Reconsidering Reverters: The Benefits of Reversionary Funds in Class-Action Settlements

In any class-action settlement, the fate of unclaimed funds can be pivotal. For instance, with a common-fund settlement (with an agreed amount deposited into a common fund for distribution to class members), a significant portion of the fund may remain after distributions are made depending on how payments are calculated and distributed. And even with a “claims-made” settlement (with ...

In any class-action settlement, the fate of unclaimed funds can be pivotal. For instance, with a common-fund settlement (with an agreed amount deposited into a common fund for distribution to ...

Don’t Let That Good Testimony Go to Waste: Tips for Ensuring That Deposition Transcripts are Properly Maintained

Preparing for and conducting or defending a deposition can be intense. Once the deposition is over, it’s easy to overlook what happens next. But understanding the procedures for reviewing and maintaining the transcript are essential to avoiding questions of authenticity when it’s time to use the deposition transcript as evidence. Agreeing to “the usual stipulations” without clearly defining them ...

Preparing for and conducting or defending a deposition can be intense. Once the deposition is over, it’s easy to overlook what happens next. But understanding the procedures for reviewing and ...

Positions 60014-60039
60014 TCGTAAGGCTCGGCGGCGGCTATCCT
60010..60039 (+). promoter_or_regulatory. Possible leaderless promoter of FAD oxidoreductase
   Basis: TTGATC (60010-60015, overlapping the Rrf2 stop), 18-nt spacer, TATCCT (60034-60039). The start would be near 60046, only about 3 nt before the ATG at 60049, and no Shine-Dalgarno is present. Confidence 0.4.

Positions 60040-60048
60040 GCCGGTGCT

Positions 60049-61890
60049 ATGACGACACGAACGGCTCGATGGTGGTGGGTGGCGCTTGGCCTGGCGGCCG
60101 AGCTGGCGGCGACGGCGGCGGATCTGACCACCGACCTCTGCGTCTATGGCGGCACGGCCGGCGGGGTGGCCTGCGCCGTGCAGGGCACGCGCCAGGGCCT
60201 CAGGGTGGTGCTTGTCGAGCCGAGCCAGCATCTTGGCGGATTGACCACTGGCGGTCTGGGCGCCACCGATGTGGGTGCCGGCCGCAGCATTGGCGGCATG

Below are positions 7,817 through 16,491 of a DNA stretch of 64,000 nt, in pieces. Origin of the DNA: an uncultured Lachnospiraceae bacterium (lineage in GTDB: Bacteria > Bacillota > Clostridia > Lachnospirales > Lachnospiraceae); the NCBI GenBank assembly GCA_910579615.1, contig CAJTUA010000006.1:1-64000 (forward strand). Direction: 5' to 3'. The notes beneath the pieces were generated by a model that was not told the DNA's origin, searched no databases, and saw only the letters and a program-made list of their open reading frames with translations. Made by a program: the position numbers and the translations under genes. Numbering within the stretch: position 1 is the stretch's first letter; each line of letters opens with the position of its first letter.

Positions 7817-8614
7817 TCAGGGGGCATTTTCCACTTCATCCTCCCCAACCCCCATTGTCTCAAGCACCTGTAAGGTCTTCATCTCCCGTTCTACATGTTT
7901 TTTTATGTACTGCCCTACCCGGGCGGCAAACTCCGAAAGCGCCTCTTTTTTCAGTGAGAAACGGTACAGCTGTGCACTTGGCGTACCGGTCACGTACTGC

Unexpected Guests: Who May Attend A Deposition?

There are necessary participants at every deposition—the deponent, court reporter, counsel—but who else might you encounter?  The answer may come as a surprise; in the absence of a protective order, there are no limitations on who can attend.[1] Federal Rule of Civil Procedure 26(c)(1)(E) places the burden on the party seeking to exclude people from the deposition to move ...

There are necessary participants at every deposition—the deponent, court reporter, counsel—but who else might you encounter?  The answer may come as a surprise; in the absence of a protective order, ...

The Standing of Nonprofits Formed for Litigation: Class Action Without the Class?

Where individuals’ claims are so similar that they can be adjudicated through a single action, suit may be brought as a class action under CR 23.  Among other things, CR 23 has procedural safeguards designed to protect the interests both of unnamed class members who do not participate directly in the lawsuit and of defendants.  But a recent decision ...

Where individuals’ claims are so similar that they can be adjudicated through a single action, suit may be brought as a class action under CR 23.  Among other things, CR ...

Washington Supreme Court Affirms Expansion of “Joint-Employer” Liability Under Wage-and-Hour Laws

Last September, the Washington Court of Appeals held that the “economic reality” test is the proper method to determine whether an entity is a joint employer for purposes of imposing liability under Washington’s Minimum Wage Act (“MWA”).[1]   The Washington Supreme Court has now affirmed.  An earlier blog post about the Court of Appeals decision, Becerra v. Expert Janitorial, is ...

Last September, the Washington Court of Appeals held that the “economic reality” test is the proper method to determine whether an entity is a joint employer for purposes of imposing ...